Date of Completion


Embargo Period



Environmental Markets, Public Goods, Credit Stacking, Individualized Pricing Rule, Rebate, Production Complementarity

Major Advisor

Stephen K. Swallow

Associate Advisor

Kathleen Segerson

Associate Advisor

Farhed A. Shah

Field of Study

Agricultural and Resource Economics


Doctor of Philosophy

Open Access

Open Access


The purpose of my study is to better understand the current obstacles in establishing a functional environmental market. In the dissertation, I study this problem from both supply and demand sides; that is, I consider the available actions from the environmental credit suppliers, such as landowners or farmers, under different market institutions, and I also study the buyers’ behaviors for a potential environmental market for a public good, such as private individuals who hold positive values toward various types of ecosystem services.

I mainly address two questions. The first question is how to raise revenue from private individuals to support an environmental market, which is discussed extensively in the first chapter. I investigate new auction approaches to support an environmental market, focusing on the differences in individuals’ contribution behaviors when they are asked to support a public or common good in different auction approaches. Experimental results show that the proposed auction approaches can significantly increase the realized social surplus compared to the traditional pay-your-bids approach.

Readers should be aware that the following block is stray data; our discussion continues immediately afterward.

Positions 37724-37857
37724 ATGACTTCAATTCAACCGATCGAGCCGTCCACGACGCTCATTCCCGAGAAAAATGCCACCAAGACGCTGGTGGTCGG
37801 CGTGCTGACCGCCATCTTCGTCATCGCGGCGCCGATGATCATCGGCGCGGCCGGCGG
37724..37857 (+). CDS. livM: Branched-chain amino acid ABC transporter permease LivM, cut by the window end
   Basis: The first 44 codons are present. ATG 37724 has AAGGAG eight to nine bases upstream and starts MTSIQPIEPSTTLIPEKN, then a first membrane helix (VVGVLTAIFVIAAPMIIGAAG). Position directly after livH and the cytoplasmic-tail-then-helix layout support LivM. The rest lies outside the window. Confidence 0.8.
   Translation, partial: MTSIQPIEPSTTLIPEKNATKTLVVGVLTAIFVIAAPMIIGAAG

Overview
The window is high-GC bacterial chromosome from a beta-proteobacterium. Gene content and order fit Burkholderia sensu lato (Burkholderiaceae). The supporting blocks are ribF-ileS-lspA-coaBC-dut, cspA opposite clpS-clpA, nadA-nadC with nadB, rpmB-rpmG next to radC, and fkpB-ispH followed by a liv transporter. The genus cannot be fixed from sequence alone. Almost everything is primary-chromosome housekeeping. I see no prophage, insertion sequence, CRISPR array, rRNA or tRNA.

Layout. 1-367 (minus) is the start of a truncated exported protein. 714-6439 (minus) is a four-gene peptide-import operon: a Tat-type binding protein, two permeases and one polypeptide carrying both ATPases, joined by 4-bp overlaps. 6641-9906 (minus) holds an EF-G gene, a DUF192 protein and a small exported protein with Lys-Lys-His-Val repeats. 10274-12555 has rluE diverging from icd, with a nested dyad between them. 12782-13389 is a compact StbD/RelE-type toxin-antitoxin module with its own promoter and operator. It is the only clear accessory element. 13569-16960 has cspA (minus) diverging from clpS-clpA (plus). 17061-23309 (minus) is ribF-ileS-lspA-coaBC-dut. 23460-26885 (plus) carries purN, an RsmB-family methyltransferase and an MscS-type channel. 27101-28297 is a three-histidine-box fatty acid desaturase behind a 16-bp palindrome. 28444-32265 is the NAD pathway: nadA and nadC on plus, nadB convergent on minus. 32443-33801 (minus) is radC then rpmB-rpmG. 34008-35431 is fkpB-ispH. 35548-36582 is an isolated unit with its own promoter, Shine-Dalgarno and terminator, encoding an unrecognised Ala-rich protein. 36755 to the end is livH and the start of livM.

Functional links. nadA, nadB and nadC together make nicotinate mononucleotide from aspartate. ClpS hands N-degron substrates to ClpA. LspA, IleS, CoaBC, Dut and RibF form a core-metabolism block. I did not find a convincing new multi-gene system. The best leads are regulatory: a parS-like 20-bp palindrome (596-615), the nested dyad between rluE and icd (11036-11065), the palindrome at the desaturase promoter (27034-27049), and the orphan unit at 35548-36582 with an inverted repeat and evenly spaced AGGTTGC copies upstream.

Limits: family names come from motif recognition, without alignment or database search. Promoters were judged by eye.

The second question is called the “credit-stacking” problem, which concerns suppliers’ choices and participation constraints when multiple environmental markets are to be established. Since environmental markets may be established at different scales (e.g., regional or global), I propose to study the impact of credit stacking when multiple environmental markets, including a regional and a global environmental market, coexist. I also study credit suppliers’ behavioral responses in different market institutions (or different policies, such as when credit stacking is allowed versus the situation when credit stacking is not allowed). In particular, I study how the behavioral responses of producers in the long run will influence the policy outcomes. I find that not allowing credit stacking is a substantial restriction against achieving social optimality and the social inefficiency loss due to such restriction could be magnified in the long run. My research on credit stacking policy is discussed in the second and third chapters.